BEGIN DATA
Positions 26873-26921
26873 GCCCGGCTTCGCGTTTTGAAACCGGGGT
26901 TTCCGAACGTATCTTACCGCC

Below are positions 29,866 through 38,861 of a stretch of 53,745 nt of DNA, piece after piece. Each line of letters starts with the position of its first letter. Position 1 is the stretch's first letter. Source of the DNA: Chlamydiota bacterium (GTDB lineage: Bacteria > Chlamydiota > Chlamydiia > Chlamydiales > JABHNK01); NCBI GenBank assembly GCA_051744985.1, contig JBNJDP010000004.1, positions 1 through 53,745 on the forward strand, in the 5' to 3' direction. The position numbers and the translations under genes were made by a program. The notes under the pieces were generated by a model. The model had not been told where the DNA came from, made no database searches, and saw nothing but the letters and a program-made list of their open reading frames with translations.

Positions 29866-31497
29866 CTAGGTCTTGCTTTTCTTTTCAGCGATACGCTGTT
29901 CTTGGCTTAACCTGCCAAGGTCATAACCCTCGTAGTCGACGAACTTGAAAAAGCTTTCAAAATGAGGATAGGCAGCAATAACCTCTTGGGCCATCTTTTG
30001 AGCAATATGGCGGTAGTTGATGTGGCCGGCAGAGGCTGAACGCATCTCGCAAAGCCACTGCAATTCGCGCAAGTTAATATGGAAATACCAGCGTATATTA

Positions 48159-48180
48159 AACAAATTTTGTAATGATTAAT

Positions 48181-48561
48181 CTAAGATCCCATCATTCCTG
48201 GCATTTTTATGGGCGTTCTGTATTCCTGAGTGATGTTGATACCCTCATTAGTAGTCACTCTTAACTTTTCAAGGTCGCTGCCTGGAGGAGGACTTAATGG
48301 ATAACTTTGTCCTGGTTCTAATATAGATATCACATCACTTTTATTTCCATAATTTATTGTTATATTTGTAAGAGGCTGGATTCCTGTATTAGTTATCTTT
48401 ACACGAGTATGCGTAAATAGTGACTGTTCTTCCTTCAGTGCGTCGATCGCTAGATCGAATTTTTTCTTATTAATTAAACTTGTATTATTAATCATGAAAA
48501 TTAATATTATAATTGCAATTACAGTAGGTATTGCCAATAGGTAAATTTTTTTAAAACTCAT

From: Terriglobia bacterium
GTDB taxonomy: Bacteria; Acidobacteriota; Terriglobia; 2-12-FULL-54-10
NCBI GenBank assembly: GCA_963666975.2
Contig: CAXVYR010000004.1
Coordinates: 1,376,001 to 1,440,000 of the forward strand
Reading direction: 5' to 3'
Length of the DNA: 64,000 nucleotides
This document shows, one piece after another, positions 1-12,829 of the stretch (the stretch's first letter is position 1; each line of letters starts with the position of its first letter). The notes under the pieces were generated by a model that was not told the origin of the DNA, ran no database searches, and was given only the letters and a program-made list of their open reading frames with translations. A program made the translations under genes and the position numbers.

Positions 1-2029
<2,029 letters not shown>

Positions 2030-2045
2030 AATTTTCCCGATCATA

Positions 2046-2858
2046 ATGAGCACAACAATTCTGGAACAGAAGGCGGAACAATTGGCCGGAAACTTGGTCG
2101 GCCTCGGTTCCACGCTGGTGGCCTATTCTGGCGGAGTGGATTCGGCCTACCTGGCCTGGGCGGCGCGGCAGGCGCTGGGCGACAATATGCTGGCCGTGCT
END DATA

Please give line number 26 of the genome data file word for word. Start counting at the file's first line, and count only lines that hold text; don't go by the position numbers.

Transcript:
<2,029 letters not shown>